Minneapolis Public Schools Officials State That A New Teacher Contract Will Necessitate Cutbacks Next Year

Minneapolis Public Schools officials said on Wednesday that new contracts with teachers and education support personnel will cost an extra $80 million over two years, increasing the expected budget shortfall and necessitating cutbacks in the next school year.

After months of delayed discussions and a three-week teachers strike in March, preliminary contract agreements with the Minneapolis Federation of Teachers were achieved.

It would cost an additional $53.1 million this year and an additional $27.1 million in the 2022-23 school year, according to a school board finance committee hearing on Wednesday.

The district estimates that it will save $24 million in empty jobs this year and $31.5 million in federal pandemic relief funding to offset this year’s expenditures, which are mostly for retroactive salary, bonuses, and overtime compensation.

Ibrahima Diop, the district’s senior financial officer, stated at Wednesday’s meeting that $27.1 million in contract costs would have to be offset by budget cutbacks for the 2022-23 school year.

According to him, “We have to find the money someplace to satisfy these contractual arrangements and their accompanying expenditures.”

With these agreements, teachers and support staff will see “historic victories,” such as increased pay and benefits for them as well as increased access to mental health services for the pupils they serve.

As a result of a new contract, all support personnel are guaranteed at least a $2 per hour boost. One of the union’s main goals during discussions was to raise the salary of “substantial numbers” of educational support workers by $4 an hour, which would allow them to earn $35,000 a year.

An extra $6,000 will be given to support workers who have been employed by the district for at least ten years.

In accordance with records made available by the union, teachers’ contracts provide a $4,000 incentive and wage increases of at least 2 percent every year.

While on strike, the district regularly cited its expected budget deficit, claiming that it could not meet all of the union’s demands. Federal pandemic relief monies were used to balance the district’s 2021-22 budget, which included $935 million in costs. As much as 20 percent of those funds must go toward attempts to remedy student learning loss, as mandated by the federal government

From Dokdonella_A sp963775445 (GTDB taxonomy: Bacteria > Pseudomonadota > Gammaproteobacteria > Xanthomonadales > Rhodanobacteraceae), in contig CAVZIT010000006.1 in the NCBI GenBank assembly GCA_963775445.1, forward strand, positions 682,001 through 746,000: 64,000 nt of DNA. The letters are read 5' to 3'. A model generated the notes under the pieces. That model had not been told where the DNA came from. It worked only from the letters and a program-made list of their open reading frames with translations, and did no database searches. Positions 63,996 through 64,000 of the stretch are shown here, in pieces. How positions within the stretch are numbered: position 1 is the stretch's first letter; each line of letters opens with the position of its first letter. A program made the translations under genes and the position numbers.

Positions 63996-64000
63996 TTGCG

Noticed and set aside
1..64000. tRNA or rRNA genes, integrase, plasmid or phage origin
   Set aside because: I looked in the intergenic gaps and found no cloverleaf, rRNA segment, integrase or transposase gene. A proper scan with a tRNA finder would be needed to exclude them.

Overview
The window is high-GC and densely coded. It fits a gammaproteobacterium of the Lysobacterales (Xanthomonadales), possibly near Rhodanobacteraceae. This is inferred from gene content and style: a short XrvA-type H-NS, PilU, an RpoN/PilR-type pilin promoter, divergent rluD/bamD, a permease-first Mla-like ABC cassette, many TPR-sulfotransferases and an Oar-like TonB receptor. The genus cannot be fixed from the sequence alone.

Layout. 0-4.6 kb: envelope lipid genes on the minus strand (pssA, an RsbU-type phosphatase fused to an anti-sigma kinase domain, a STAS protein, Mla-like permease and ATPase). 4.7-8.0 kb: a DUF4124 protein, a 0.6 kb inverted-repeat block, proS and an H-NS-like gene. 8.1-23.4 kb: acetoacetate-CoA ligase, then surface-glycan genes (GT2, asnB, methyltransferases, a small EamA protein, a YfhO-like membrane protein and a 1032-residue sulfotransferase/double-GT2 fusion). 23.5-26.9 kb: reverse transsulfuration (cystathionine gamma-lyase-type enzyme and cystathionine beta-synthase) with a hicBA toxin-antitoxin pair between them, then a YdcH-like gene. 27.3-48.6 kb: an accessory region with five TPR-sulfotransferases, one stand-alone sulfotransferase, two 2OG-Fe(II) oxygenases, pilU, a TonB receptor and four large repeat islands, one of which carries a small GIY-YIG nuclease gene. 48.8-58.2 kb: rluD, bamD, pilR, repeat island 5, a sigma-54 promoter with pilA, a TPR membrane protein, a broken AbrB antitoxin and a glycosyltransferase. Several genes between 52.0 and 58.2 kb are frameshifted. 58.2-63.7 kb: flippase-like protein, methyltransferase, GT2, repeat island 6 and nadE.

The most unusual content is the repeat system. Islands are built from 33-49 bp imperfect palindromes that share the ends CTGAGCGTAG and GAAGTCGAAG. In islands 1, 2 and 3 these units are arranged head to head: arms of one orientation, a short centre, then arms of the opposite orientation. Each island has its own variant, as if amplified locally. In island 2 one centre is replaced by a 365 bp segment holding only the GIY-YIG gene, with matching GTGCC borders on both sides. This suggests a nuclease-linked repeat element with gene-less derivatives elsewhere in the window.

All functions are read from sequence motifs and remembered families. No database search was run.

Diop, on the other hand, said that the district is under a lot of financial stress.

According to the district’s forecasts, enrollment has declined by 751 pupils since October, resulting in a 1,000 fewer students this year than in 2021.

Because fewer pupils are enrolled, the state has less money to provide each student. An estimated revenue loss of $6 to $10 million is expected as a result of the school district’s projected decrease in enrollment.

Superintendent Ed Graff said Wednesday that the district’s budgeting process will have to be reopened because of the enrollment changes, contract costs, and new personnel needs, such as the inclusion of school social workers. He said that inflation had made matters worse for the district’s budget.

The fall in enrolment necessitates a reduction in individual school budgets. With a total savings of $8 million, departmental budgets including those at the central administrative office will be reduced by 5%.

Jenny Arneson, a board member, acknowledged that it would be “particularly tough” and “certainly” delay the recruiting process, but that it was “financially responsible” to deal with the “substantial adjustments in expenditures.”

Diop said that the overwhelming bulk of the district’s spending — roughly 85 percent — are for employees, and that any cutbacks would be considered “under a lens of equity.

Greta Callahan, head of the teachers union’s local chapter, stated that the district “needs to demonstrate its commitment to students and their families by prioritizing staff who work directly with kids.”

“If cuts need to be made, those cuts must start with the many layers of administrators that have been added in the past few years. … They need to chop the top and invest in our students, not defund them.”

At its next meeting, the school board’s financial committee intends to consider ways to reduce or reallocate money.

There will be a first reading of the budget in May and a vote on a balanced 2022-23 budget at the board’s meeting in June, Graff added.

The night before a planned walkout, the teachers’ union and the St. Paul Public Schools averted a strike. Even though the district has yet to divulge the contract’s expenses, the school board must nonetheless take them into account.

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